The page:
One of my most shameful food cravings is corndogs and Pronto Pups. I don’t remember when my desire for these truly began, but it’s been ongoing for years and years. Decades, even. And across three countries.
After trying just about every brand of corndogs/Pups on Earth, I decided to try making my own.
- A mistake? Maybe.
- A food bucket-list item checked off? Yes.
- Would I make them again? Probably not.
- Would my doctor consider literally killing me if he knew how many ‘dogs I ate? He’d have every right to, and no jury would convict him.
Many people (ok, not really that many) don’t understand the difference between Pronto Pups and corndogs. I hadn’t either, until I read a comprehensive article about them. It’s actually an interesting read. Here’s a great excerpt:
Every Pronto Pup is a corn dog, but not every corn dog is a Pronto Pup.
Huh? What this really means is that Pronto Pups use a pancake-type batter [with a little cornmeal], and corndogs use a cornbread batter. Corndogs are a bit sweet, and Pronto Pups don’t have the sweetness. But each type is soooo good.
Looking at a hotdog with a stick jammed into the end and encased in batter, you’d likely think they’re easy to make. Not so. Getting the batter to stick to the hotdog can be a bit tough. I learned quickly that hotdogs out of the package can have moisture on them (gross, but true), which needs to be dried off for the batter to stick properly.
Cooking them is also challenging. If using a home deep fryer, the batter will stick to the bottom of the basket and basically glue the Pup to the bottom. I partially fixed this by removing the basket and just dumping the pup directly into the oil. If making them again, I’d dip the hotdogs in the batter, freeze them, and then cook them. They’d have a flat spot on one side, but it’s better than this:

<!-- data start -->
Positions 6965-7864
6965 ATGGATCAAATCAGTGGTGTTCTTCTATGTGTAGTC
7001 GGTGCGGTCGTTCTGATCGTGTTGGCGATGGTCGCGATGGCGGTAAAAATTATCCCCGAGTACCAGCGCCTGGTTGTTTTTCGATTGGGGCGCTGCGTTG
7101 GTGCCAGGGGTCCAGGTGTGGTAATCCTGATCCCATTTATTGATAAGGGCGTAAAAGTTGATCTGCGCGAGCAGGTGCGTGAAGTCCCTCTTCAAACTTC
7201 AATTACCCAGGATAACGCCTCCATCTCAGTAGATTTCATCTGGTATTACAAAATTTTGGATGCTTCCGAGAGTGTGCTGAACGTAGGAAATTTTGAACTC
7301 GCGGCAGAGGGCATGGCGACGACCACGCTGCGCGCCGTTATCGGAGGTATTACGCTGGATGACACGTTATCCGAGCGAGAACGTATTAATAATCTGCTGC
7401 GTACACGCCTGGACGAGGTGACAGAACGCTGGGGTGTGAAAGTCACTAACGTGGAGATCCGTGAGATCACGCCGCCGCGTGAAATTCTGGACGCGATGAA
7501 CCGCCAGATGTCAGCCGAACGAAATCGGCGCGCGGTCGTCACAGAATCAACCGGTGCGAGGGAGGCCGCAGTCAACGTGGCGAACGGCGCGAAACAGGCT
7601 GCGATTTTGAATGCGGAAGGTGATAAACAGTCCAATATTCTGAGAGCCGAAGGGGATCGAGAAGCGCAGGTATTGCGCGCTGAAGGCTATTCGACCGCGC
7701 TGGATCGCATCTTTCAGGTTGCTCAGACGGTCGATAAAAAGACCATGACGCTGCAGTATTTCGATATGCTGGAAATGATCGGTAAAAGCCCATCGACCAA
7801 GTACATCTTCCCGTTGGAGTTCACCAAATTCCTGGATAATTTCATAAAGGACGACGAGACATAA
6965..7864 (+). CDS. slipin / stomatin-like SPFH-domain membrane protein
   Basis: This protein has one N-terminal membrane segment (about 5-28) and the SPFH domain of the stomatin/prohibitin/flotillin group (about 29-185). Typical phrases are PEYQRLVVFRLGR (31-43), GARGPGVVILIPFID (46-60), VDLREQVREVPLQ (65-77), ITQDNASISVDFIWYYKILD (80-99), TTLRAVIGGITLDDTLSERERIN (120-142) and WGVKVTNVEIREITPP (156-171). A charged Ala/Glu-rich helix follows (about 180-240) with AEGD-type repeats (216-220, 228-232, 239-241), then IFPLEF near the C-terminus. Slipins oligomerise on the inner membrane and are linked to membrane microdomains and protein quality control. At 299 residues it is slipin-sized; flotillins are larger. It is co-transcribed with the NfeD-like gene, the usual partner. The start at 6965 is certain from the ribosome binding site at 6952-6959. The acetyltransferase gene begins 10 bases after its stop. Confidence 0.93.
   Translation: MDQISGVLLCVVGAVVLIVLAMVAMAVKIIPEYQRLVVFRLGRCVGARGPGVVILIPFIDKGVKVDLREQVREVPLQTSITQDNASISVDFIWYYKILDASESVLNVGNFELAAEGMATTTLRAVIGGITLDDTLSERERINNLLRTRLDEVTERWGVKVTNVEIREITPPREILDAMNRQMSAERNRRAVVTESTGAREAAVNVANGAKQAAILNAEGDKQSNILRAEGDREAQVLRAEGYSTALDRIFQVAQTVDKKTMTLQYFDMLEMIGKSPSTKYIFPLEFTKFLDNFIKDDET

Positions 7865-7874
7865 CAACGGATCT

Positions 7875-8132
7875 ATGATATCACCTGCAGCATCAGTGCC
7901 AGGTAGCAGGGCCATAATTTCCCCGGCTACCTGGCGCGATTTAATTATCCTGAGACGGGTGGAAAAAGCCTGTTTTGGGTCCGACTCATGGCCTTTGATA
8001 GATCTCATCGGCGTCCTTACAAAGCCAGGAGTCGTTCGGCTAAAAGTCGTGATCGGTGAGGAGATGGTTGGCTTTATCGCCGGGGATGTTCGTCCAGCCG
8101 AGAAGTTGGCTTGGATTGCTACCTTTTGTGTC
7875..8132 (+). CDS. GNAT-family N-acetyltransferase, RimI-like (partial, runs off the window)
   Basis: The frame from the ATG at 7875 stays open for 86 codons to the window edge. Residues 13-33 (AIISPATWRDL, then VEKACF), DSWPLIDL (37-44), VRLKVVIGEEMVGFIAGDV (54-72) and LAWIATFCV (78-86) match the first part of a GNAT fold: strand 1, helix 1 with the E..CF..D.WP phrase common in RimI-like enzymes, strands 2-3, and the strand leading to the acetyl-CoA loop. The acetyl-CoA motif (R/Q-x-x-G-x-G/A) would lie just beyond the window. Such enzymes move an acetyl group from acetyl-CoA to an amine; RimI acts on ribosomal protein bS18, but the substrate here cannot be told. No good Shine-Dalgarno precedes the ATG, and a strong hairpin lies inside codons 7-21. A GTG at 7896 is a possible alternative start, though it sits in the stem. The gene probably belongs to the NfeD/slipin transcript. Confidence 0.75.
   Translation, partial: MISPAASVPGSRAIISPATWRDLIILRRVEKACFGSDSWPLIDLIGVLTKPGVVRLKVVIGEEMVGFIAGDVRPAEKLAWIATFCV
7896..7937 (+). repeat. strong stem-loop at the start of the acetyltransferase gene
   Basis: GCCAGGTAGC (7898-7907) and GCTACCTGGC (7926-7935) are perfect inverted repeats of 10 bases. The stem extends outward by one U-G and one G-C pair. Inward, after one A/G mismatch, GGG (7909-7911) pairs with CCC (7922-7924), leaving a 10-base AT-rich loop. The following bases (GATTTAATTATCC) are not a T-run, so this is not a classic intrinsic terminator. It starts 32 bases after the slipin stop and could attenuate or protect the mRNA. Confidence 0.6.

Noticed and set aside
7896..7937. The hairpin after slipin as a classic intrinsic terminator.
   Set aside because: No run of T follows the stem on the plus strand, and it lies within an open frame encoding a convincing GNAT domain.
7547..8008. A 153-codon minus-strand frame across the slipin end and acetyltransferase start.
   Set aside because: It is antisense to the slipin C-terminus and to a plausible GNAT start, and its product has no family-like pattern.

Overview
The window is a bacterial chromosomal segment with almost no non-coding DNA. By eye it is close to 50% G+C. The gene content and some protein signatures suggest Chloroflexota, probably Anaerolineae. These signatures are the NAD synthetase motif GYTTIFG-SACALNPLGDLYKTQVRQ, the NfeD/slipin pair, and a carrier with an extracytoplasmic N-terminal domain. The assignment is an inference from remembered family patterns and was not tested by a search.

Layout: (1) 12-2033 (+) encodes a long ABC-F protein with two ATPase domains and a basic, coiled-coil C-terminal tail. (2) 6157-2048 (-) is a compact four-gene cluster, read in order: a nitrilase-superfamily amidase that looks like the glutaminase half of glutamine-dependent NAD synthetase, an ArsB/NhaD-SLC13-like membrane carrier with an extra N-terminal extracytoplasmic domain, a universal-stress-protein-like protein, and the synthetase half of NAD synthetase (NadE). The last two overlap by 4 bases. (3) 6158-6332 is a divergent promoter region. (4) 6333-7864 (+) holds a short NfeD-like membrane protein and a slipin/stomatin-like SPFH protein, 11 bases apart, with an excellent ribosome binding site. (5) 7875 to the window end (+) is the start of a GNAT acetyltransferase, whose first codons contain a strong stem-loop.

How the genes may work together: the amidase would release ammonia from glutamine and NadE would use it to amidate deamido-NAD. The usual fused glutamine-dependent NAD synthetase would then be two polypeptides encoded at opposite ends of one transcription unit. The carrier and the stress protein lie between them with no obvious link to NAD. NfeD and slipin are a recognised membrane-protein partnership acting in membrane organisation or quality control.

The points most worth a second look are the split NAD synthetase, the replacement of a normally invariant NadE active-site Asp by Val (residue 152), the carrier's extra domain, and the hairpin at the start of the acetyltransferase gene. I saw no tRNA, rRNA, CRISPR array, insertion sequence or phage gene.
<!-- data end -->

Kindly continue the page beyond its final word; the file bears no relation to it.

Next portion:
The recipe is based on this blog post. But if I ever make them again, I’d use a different recipe (not to dis the blogger who came up with this).
What you’ll need:
- 3/4 cup + 2T flour
- 1/2 cup wheat flour
- 3T sugar
- 1t salt
- 1t baking powder
- 1 egg, lightly beaten
- 1/2 cup, + 3T milk
- oil for frying
- hot dogs (I used thick ones. Bad idea. Too much dog, not enough batter.)
- wooden skewers
I wonder how these would taste with butcher-quality hotdogs or Chinese-style sausages, etc. Or Slim Jims, even.
What to do:
Soak the skewers in water for 15+ minutes.
Combine flour(s), salt, sugar and baking powder in a bowl. In a different bowl, whisk the egg and milk—egg first, then add the milk. Gradually stir the liquids into the dry ingredients and mix well. The result should be similar to thick pancake batter.
Heat the oil to 375° or hotter, if possible.
Pour the batter into a very shallow bowl or high-rimmed plate.
Skewer the dogs and coat with batter—the dogs should be completely dry to facilitate the batter sticking to them.
Fry until golden, about 2-3 minutes, but don’t just time them, keep an eye on those pups.